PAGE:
The International Organization for Migration says thousands of internally displaced people are facing eviction from camps in Ivory Coast. The IOM says many of these people are fearful of returning to the homes they abandoned during the West African nation's post-election crisis and are in urgent need of shelter.
The International Organization for Migration says 14 camps for internally displaced people have been closed in the past few months due to evictions. This has forced 800 families to find other camps in which to live or to seek shelter with host communities.
The IOM says another 1,250 families are under imminent threat of eviction in 15 other displacement camps. The agency says private owners of empty buildings, including churches and schools, who want to regain their property are putting pressure on people to leave the camps.
IOM spokeswoman, Jemini Pandya, tells VOA most of the people who have been evicted from their campsites are reluctant to return to their original homes.
"Why people are not returning is because… they either do not have homes to go back to or because they fear that in the villages where they were before, where they had land in which they were working, which during the conflict was taken over by other people-that if they go back to those home villages, they essentially will be in conflict and face reprisals from those who have taken over their land and property," said Jemini Pandya.
Fighting between supporters of the two rivals erupted after former president Laurent Gbagbo, who lost the presidential election at the end of 2010, refused to cede power to Alassane Ouattara, the universally acclaimed winner. Hundreds of thousands of people were displaced during the political standoff. Tens of thousands of Ivorians fled to neighboring countries.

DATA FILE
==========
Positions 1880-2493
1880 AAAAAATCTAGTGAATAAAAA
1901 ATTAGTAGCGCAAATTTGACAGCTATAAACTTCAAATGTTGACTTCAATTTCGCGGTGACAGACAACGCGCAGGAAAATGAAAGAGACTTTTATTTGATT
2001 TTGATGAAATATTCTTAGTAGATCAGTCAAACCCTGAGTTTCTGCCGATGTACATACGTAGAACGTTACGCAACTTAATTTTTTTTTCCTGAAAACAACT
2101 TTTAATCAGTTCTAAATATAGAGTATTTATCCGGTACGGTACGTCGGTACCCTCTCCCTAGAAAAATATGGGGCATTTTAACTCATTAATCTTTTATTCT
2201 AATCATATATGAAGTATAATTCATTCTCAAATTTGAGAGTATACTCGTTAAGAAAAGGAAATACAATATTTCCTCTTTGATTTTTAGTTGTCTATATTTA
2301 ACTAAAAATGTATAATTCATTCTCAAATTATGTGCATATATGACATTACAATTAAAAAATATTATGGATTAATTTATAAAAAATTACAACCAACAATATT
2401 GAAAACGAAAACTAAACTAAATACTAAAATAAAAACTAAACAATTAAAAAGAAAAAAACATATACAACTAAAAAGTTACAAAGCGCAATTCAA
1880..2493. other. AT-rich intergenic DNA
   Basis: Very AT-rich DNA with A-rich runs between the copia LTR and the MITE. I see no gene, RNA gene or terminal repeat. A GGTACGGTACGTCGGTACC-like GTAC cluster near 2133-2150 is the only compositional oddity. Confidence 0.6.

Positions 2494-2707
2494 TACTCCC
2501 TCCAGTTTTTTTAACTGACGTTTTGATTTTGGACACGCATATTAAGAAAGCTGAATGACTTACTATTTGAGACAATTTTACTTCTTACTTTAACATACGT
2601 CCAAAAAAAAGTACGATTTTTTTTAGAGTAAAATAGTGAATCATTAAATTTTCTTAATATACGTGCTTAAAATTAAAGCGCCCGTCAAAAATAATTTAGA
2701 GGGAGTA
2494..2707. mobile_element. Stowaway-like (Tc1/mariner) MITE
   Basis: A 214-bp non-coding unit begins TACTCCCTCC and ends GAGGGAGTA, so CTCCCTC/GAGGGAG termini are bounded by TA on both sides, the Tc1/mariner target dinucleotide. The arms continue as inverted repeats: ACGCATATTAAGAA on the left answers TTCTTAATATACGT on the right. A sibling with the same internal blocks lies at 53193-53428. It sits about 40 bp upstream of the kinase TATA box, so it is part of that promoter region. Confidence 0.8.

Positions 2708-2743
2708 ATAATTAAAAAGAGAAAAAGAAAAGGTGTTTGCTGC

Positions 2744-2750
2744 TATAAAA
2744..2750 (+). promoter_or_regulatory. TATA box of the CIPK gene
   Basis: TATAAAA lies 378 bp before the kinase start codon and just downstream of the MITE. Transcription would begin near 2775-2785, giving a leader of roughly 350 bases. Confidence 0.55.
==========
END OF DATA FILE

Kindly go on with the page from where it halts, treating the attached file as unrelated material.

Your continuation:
At the peak of the post-election conflict in April, an estimated 600,000 people were sheltering in displacement camps in western Ivory Coast and areas near the commercial capital, Abidjan. The IOM says that number has dropped significantly since the resolution of the political crisis, to nearly 26,000 people in 35 sites.
Spokeswoman Pandya says this news is not as good as it appears.
"No one really knows the number of people who are living with host communities," she said. "These are people who were displaced, but instead of going to a displacement site went and sought shelter with other families. But, the humanitarian community that is working in Cote d’Ivoire, believe that this figure is very high. But, tracing these displaced groups is extremely difficult. IOM is concerned about the conditions in which the IDPs are living at the sites and those who also have returned to home villages, even if their homes have been destroyed."
Pandya says most of the displaced are living in makeshift shelters, which offer little protection from the short rainy season that is beginning. She says these people are in desperate need of shelter. And, while the IOM is ready to assist them, she says the organization does not have sufficient financial resources to respond to their needs.
Pandya says the IOM has received less that $4 million of the $41.6 million appeal it launched early this year.